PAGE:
Approaching the Real Russian Thing : DEMONS, <i> By Fyodor Dostoevsky</i> . <i> Translated and annotated by Richard Pevear and Larissa Volokhonsky (Alfred A. Knopf: $27.50; 714 pp.)</i>

<i> Michael Henry Heim is a translator of Russian and Central European fiction and drama and teaches in the department of Slavic languages and literature at UCLA</i>

No, a new Dostoevsky novel has not been discovered. “Demons,” first published in 1871-72, and Dostoevsky’s last major novel before “The Brothers Karamazov,” is the work we have commonly known in English as “The Possessed.” Such is the title Constance Garnett gave to her translation of the novel (its first, though it came out more than 40 years after the original). A more recent translator, Andrew MacAndrew, has kept it; two others, David Magarshack and Michael Katz, have--independently--called the work “The Devils.” All four versions are currently in print. Do we need a fifth? Given the quality of the Pevear-Volokhonsky translation, the answer is most definitely yes .

The title is a case in point. The Russian word means evil spirits, not the people possessed by them. Had Dostoevsky wanted to name this work “The Possessed,” he could easily have done so, Russian having an exact equivalent. There is also a perfectly good Russian word for devils, and it is not the word Dostoevsky chose to use.

“Demons” is the Dostoevsky novel for our age; in fact, it is a key novel as such for an age that has come to recognize the evils of ideology--any ideology. At the time it appeared in Russia, it could be read as the other sort of “key novel,” a roman a clef , based as it was on the ideologically rationalized murder of a party member who had strayed from the fold. Millions and millions of ideologically rationalized murders later, it is infinitely more timely. Dostoevsky could not be published at all in the Soviet Union during the Stalinist years, and even in the relatively liberal post-Stalinist period this novel remained taboo and thus virtually unavailable in popular editions. Now that Russia has renounced its ideology it is being read with a vengeance: “Demons” tells Russia’s story in microcosm, and in advance.

What makes the novel prophetic, however, is not so much how closely Dostoevsky’s ideas approximate their 20th-Century counterparts as how deadly he makes any idea that assumes absolute priority. Each of the ideas has a voice very much its own, the voice of the character who professes and to some extent personifies it.


Dostoevsky’s style has long been a bone of contention. Russian though he was, he came largely out of the early 19th-Century French urban ecole frenetique, and his diction tends to have a frenetic quality about it. Some Russians condemn it--and him with it. Nabokov, admittedly wishing to shock his Cornell students into reading the novel, called “Demons” “grand booming nonsense with flashes of genius. . . . It is, as in all Dostoevsky’s novels, a rush and tumble of words with endless repetitions, mutterings aside, a verbal overflow which shocks the reader after, say, Lermontov’s transparent and beautifully poised prose.”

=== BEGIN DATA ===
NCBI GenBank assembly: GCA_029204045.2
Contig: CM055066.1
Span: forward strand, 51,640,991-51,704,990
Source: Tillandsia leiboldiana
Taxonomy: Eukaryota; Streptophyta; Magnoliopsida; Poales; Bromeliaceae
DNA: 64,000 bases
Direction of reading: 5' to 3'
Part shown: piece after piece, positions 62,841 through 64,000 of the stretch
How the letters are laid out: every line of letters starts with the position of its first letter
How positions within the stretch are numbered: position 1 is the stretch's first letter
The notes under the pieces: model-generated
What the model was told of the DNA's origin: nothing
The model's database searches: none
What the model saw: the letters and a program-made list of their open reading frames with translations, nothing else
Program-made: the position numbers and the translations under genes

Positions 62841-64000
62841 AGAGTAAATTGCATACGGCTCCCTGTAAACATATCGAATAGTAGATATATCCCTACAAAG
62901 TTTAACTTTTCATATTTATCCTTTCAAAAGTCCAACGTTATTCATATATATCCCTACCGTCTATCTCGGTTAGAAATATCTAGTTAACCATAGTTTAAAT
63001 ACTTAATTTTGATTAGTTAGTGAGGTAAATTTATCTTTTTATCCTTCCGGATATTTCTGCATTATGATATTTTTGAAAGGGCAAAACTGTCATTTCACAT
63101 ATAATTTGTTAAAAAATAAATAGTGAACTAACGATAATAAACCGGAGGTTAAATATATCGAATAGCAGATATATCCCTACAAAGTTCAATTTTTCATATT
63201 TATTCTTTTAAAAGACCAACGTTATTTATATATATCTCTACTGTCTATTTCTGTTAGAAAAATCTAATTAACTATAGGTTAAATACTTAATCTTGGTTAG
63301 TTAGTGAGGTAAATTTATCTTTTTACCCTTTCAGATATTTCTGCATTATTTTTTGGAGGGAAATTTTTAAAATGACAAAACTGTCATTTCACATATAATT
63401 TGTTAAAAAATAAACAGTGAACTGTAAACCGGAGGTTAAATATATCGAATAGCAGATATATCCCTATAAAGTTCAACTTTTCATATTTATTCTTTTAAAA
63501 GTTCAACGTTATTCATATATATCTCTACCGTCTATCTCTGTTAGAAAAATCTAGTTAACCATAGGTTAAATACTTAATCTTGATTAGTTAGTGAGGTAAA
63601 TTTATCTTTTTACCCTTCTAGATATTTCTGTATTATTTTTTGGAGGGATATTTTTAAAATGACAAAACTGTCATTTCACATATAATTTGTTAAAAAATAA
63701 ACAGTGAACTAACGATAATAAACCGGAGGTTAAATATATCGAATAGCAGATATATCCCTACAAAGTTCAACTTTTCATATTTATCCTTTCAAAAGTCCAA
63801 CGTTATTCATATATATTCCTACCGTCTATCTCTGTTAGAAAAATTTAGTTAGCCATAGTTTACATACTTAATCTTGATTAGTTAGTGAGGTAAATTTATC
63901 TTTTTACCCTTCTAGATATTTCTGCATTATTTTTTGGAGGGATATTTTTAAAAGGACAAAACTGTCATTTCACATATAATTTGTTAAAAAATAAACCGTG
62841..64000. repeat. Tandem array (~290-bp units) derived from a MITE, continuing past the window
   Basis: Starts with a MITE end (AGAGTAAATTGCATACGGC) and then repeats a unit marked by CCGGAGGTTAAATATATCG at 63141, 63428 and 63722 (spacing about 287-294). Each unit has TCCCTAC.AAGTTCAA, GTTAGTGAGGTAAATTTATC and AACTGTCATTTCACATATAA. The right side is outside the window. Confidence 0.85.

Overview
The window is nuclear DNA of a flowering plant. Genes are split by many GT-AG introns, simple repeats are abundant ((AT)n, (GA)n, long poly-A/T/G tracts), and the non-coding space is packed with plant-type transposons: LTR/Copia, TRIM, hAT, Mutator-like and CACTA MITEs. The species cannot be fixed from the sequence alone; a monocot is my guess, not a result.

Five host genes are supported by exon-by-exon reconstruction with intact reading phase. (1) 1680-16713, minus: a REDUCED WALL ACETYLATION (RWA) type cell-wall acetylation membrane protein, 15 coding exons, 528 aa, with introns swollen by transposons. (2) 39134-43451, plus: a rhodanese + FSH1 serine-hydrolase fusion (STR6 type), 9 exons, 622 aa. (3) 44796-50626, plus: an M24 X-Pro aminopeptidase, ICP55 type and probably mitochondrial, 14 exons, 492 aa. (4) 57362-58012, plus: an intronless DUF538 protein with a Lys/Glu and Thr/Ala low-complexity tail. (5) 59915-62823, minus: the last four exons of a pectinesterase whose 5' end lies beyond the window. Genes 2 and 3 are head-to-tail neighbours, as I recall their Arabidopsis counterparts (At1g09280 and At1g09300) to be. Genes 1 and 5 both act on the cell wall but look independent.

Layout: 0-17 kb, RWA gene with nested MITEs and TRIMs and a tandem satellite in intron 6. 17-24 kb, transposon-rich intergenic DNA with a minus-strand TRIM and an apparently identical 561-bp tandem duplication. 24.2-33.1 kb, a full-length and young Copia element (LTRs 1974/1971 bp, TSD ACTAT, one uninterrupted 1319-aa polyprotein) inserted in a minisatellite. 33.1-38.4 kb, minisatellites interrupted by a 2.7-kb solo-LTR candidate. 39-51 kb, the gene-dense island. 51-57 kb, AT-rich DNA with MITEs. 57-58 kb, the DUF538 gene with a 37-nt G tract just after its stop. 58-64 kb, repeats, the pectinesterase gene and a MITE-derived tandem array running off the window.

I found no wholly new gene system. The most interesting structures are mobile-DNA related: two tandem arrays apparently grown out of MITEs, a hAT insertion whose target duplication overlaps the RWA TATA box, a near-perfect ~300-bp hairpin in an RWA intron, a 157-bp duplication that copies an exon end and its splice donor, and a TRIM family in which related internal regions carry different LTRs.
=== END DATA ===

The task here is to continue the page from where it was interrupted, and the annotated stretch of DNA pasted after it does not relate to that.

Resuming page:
When translating Dostoevsky, Garnett was under some pressure from her editor “to tone down such passages as might be thought offensive,” but she was also temperamentally inclined to do so. Of the more recent translators, MacAndrew tends to tone down Dostoevsky’s language even more than Garnett, thereby making him “an easier read.”

The path they have chosen is to retranslate the entire Dostoevsky corpus in an internally consistent manner (so far they have completed “The Brothers Karamazov,” “Crime and Punishment,” and “Notes from Underground” to great critical acclaim) and in the face of the commonplace that a translation should sound “smooth” and “natural.” My feeling is that the reason they have succeeded so well in bringing Dostoevsky into English is not that they have made him sound bumpy or unnatural but that they have managed to capture and differentiate the characters’ many voices.

All Dostoevsky’s works are notably weighted toward dialogue. In “Demons” even the narrator participates actively as a character, conversing with us rather than telling us what to think (as do Tolstoy’s narrators in no uncertain terms). Nabokov--again, by way of disparagement--called Dostoevsky “more of a playwright than a novelist” and complained that “the natural background and all things relevant to the perception of the senses hardly exist.” Garnett acknowledged feeling less at home with dialogue than description; Pevear and Volokhonsky come into their own when faced with Dostoevsky’s wonderfully quirky, yet in the end functionally more than justified use of varied speech patterns. Like their author, the translators convey through form, through the multiplicity of voices, the polyphony that the critic Mikhail Bakhtin, a staunch Russian admirer of Dostoevsky’s, has made a catchword of contemporary critical discourse.

Some people prefer paintings by the Old Masters in the smoky, dirt-encrusted form in which they first encountered them; others revel in restorations. Yet in the end what really matters is the quality of the restoration, that is, the restorer’s tact and skill. In this instance readers with no Russian can rest assured they are in the best of hands: The introduction, the helpful but unobtrusive notes, and most of all the fine translation make the new “Demons” a capital job of restoration. The Dostoevsky it conveys comes closer to his Russian persona than any we have had till now.